The “I” topic for influence comes up regularly in my emerging leader coaching calls. Individuals frustrated with their assignments or feeling as if they’re being bypassed for the best opportunities mostly share one common thread: they are under-invested in striving to grow their workplace influence.

Many don’t like this topic. “It sounds like organizational politics,” offered one individual. Another suggested, “I just don’t want to play those games.” A third added: “I keep my head down, do my work and expect to be rewarded for my results.

My short responses in order are:

Yes, influence and organizational politics are closely connected. Of course, I’m not sure that’s a bad thing depending upon how you engage.

No one wants you to play games. We don’t have time for it.

Hope has never proven to be a great strategy.

Yes, the topic of cultivating influence makes individuals think about office politics, cliques, favoritism, or the idea of games.

If increasing your impact, helping your team members get ahead, and ultimately gaining access to the key projects or becoming part of your organization’s decision-making group is important to you, it’s imperative to develop a healthy relationship with the influence topic.

Not convinced? Consider these five facts of organizational life.

Five Unavoidable Facts of Organizational Life

  1. Everywhere humans gather, a political environment emerges.
  2. In every political environment, some individuals develop more influence than others.
  3. Those who have the most influence decide what gets done and who does what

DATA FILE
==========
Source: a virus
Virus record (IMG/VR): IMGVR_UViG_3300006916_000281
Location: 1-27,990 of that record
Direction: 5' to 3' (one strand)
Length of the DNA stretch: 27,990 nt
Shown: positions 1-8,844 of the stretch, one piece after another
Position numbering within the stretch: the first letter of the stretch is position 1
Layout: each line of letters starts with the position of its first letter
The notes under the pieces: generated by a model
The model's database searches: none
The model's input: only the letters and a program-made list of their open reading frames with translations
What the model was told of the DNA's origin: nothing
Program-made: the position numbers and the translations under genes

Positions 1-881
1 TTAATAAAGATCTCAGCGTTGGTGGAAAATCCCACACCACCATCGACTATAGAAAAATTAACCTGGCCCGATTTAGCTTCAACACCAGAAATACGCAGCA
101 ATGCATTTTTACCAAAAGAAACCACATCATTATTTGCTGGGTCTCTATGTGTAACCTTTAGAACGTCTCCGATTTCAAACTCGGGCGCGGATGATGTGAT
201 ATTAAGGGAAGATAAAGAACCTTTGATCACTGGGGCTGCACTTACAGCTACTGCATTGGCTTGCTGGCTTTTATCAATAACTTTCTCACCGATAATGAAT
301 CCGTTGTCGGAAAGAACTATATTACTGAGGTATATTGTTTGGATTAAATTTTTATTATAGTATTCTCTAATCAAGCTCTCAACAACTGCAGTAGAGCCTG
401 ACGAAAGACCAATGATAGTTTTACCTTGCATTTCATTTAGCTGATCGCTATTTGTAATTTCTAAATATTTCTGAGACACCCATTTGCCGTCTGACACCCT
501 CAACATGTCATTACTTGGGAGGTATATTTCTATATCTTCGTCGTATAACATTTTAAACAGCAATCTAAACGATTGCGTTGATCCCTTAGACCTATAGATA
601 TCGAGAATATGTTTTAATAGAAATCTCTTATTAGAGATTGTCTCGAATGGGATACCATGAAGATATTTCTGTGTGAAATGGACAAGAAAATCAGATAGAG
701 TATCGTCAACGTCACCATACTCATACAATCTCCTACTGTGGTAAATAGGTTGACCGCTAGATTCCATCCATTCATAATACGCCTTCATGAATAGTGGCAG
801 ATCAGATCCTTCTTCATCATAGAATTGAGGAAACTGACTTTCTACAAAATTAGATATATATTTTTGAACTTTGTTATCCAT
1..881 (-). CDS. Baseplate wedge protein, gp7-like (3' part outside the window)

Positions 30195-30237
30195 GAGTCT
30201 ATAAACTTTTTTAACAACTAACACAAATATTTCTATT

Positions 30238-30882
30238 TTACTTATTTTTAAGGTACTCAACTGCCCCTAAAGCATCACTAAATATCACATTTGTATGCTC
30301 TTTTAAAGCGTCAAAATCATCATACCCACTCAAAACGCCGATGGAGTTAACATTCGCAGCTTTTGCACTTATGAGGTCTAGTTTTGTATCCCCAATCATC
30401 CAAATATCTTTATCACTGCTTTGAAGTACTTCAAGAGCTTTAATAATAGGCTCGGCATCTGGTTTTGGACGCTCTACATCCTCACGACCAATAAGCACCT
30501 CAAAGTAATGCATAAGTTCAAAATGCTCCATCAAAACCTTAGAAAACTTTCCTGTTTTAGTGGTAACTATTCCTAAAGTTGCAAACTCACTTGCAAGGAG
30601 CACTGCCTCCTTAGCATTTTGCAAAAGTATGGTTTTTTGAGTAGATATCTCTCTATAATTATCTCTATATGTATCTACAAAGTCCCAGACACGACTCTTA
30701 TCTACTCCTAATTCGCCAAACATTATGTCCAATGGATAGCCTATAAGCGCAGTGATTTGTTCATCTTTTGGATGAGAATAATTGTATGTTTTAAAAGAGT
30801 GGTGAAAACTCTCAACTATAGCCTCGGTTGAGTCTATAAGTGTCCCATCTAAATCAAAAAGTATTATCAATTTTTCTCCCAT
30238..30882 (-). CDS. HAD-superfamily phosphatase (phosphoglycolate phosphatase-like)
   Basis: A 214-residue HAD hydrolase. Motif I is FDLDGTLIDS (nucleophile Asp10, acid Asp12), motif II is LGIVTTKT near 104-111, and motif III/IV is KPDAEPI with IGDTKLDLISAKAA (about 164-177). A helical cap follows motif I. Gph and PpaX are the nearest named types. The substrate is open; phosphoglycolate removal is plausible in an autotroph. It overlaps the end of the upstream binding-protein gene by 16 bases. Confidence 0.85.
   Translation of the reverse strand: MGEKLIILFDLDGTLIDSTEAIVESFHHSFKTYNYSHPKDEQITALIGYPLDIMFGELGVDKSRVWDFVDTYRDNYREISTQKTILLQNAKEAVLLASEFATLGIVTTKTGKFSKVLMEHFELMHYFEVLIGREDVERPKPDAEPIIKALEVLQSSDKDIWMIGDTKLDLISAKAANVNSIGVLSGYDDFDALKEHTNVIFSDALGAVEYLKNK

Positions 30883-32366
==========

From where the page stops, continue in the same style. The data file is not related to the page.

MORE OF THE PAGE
4. Influence doesn’t accrue accidentally—it takes deliberate effort to cultivate the right relationships.
  5. You don’t get to claim, “I don’t want to play those games.” (See number four: those games are all about relationship development.)

Reframe Your View on Influence Development Around “Clean Power”

Cultivating influence doesn’t have to involve back-stabbing and toe-stomping. It does require deliberate work to growing relationships, creating value for those in positions of authority, and learning to advocate for yourself and your team members. Learning to solve problems in your organization’s gray-zones is powerful means of growing your influence as well.

The common denominator in these actions is the absence of anything that might smell of what we associate with dirty politics or games. Embracing a “clean power” approach to growing your influence in the workplace is liberating and game-changing.

The Bottom Line for Now:

If you feel you’re moving too slowly in your advancement or are on the outside looking in at the larger strategic initiatives and critical decisions, don’t expect anything to change unless you take action to grow your influence. Of course, you have total discretion over how you choose to engage. Do it in a way that allows you to look in the mirror and be comfortable with the face staring back at you.

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Suggested Resource:

Our evergreen on-demand e-learning course: The Influence Course.